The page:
Lyle got one of the Fricks in a complicated trade. "We had two Allis-Chalmers 15-25 tractors after we bought out an antique dealer in Escanaba, Mich., so we decided to get rid of one." He knew of a man attempting to collect one of every Allis-Chalmers model, and he hadn't been able to find a 15-25, so Lyle offered it to him in trade for another tractor. "He came up with a list of tractors he would trade for it, and on this list was a Frick. I'd never heard of it, so I said I'd get back to him."
After doing some research, Lyle decided he wanted the Frick, so he and his dad loaded up the 15-25 and met the collector in Iowa, and swapped for the Frick, which turned out to be a bit on the rough side. "The Frick really needed a lot of work. The fenders were gone, the top and bottom of the radiator was gone, though the core was there, and the gas tank was gone, so we figured it would take a couple of months to get it running."
In fact, restoration took a year, partly because the Frick had a Beaver engine, and parts were hard to find. Finally, they took valves out of a Caterpillar D-8, cut them down and made a crank. They didn't have a Frick magneto on the engine, and a friend kept urging them to get an original one, which would have cost $380. Another friend had shelves of old magnetos … including three non-working Fricks. Combined, the three were used to create one good magneto. The finished result is a beauty. "When we take it to any show, it's a real eye-catcher."
Another of Lyle's favorites is the Allis that isn't an Allis. "I'd known where this Allis-Chalmers UC tractor was in Yuma, Ariz., for three years, and after bugging the guy about it, he finally sold it to me," Lyle recalls. "He said he'd bought it in Louisiana. After I brought it home, I described it to a friend." Then his buddy came to see the tractor. "You don't have an Allis-Chalmers," he said. "That's a Thomson." "He'd been down to Louisiana looking for one, and finally found one," Lyle noted. "He had a book on Thomsons, so he photocopied it so we could know more about it. I had never seen or heard about the Thomson."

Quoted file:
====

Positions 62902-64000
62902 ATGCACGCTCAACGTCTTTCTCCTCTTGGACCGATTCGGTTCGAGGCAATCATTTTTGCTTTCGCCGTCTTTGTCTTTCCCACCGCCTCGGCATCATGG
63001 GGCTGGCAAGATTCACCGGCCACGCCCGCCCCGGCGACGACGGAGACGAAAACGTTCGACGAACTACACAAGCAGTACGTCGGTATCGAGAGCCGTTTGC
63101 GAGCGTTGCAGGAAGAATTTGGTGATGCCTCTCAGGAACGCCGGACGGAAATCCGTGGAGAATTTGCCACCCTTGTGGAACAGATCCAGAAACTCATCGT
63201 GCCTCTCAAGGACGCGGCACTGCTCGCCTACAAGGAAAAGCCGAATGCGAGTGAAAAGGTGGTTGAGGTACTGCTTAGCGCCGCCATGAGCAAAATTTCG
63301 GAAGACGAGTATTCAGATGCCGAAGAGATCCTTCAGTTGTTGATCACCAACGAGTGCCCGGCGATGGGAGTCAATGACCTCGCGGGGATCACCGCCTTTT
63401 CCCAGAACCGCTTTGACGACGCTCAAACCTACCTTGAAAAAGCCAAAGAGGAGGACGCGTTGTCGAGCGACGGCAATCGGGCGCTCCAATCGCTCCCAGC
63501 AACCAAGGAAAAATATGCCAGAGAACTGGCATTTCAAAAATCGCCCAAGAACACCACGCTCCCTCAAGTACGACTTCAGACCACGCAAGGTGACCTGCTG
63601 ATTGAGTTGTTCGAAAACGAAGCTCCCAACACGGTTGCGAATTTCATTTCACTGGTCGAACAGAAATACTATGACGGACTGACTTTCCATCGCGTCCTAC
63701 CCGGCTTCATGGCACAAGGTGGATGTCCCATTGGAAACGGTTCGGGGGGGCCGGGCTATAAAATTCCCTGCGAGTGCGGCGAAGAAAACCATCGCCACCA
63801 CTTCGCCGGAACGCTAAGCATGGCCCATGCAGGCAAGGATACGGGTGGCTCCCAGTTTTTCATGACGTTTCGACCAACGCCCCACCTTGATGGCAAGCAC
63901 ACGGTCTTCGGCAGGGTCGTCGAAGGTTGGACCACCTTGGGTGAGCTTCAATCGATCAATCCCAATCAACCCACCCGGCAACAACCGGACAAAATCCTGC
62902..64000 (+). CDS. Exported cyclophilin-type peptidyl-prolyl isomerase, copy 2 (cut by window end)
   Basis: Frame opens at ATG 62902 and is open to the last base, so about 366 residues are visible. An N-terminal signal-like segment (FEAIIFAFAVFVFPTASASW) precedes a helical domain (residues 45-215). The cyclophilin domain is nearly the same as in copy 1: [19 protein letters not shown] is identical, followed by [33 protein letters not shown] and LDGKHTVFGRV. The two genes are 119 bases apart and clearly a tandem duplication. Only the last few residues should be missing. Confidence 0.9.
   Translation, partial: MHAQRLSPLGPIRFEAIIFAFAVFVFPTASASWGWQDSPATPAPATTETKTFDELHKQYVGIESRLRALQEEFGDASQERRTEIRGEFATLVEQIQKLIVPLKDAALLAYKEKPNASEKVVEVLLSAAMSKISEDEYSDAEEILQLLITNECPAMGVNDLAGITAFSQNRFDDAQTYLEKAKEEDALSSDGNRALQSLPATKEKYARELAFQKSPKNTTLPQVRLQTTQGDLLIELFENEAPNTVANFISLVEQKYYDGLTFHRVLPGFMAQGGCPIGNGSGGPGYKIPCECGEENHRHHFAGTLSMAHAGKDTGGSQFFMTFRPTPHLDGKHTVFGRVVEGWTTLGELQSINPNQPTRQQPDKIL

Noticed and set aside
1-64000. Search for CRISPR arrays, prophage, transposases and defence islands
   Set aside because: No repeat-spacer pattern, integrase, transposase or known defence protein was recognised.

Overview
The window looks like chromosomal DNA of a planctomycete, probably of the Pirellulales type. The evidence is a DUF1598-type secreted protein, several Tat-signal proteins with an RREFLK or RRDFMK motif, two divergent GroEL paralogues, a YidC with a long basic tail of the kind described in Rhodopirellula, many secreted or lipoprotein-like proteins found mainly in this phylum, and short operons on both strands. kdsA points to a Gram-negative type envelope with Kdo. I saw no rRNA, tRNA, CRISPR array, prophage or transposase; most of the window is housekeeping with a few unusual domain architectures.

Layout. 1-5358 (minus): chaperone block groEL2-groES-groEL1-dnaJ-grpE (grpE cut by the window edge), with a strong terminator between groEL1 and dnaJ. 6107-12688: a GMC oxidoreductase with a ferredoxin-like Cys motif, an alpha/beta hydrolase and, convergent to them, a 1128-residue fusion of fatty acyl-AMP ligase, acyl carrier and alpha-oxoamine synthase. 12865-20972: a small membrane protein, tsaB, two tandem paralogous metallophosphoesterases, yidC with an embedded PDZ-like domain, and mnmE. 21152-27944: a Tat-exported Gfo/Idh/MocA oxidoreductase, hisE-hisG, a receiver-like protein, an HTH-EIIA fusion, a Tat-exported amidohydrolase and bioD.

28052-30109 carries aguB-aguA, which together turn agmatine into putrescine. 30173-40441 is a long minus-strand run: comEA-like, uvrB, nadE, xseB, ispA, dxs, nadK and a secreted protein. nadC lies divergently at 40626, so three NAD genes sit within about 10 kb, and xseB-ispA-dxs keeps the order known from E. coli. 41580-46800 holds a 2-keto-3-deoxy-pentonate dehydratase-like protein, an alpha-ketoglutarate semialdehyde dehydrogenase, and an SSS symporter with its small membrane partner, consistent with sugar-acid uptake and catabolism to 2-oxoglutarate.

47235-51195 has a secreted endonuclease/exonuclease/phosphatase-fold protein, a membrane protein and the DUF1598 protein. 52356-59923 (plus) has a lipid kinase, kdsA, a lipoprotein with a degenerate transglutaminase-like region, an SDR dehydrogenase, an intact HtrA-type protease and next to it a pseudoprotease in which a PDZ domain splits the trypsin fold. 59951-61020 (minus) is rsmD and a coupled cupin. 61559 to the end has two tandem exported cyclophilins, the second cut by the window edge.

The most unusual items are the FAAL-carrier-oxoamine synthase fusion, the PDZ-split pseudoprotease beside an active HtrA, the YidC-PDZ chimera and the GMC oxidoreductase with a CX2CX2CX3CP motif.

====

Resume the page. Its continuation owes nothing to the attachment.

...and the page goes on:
The Thomson, built by Thomson Machinery Co. of Thibodaux, La., was originally an Allis-Chalmers Model UC cane tractor. After Allis quit building the UC, the Louisiana company bought Allis parts and used them to produce the Thomson UCD.
Lyle's 1935 Allis-Chalmers WC is another of his favorites, because he used it on the farm. "In 1963 I needed an extra tractor, and an elderly gentleman had one with no starter, no lights, no nothing on it, but it ran. He wanted $125 for it, so even though the tires were ragged, one had fluid in it and the back wheels didn't match, I bought it from him. I told him I didn't have any money, and he said, 'You milk cows. Give me $25 now and $25 for the next four months.' We farmed with that tractor for six years. It was my second tractor, for the manure spreader and that type of thing."